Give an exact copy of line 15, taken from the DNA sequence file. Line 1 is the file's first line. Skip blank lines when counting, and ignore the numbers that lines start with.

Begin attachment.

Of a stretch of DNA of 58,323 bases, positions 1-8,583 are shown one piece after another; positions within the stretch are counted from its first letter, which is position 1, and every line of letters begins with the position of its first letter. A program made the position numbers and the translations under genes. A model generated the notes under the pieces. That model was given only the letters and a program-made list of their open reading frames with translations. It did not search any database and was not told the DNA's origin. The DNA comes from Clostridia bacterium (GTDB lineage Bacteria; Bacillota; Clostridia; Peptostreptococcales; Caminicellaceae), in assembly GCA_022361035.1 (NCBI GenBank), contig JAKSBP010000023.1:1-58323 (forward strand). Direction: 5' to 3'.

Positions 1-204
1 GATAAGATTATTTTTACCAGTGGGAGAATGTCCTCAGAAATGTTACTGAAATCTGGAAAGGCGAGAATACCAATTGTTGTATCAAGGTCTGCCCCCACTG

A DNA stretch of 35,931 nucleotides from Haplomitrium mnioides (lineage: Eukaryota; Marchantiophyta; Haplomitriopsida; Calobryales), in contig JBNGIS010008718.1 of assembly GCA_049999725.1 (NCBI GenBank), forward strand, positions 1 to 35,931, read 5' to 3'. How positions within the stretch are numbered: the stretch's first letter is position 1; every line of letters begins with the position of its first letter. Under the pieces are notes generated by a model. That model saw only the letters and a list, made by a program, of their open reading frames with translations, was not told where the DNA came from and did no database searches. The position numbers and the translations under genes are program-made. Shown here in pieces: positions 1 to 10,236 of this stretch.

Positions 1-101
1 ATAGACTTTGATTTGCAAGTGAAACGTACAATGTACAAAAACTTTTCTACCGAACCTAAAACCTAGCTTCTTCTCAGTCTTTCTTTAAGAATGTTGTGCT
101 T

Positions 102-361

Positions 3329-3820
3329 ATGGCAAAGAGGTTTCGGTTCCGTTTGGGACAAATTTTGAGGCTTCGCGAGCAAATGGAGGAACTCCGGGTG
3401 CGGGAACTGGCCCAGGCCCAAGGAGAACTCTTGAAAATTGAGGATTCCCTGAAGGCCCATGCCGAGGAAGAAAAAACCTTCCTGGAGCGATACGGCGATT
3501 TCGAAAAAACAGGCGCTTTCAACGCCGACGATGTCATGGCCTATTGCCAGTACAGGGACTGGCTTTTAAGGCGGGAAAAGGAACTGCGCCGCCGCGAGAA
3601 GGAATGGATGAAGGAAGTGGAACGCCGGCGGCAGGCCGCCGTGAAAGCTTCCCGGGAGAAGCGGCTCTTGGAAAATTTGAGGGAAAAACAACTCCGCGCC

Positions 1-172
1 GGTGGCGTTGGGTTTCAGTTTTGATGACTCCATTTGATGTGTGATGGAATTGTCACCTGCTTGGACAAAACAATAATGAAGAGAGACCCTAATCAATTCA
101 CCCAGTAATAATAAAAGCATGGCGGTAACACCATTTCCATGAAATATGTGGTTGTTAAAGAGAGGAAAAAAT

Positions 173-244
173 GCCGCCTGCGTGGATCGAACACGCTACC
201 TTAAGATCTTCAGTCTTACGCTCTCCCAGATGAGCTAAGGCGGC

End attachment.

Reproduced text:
1 GGTGGCGTTGGGTTTCAGTTTTGATGACTCCATTTGATGTGTGATGGAATTGTCACCTGCTTGGACAAAACAATAATGAAGAGAGACCCTAATCAATTCA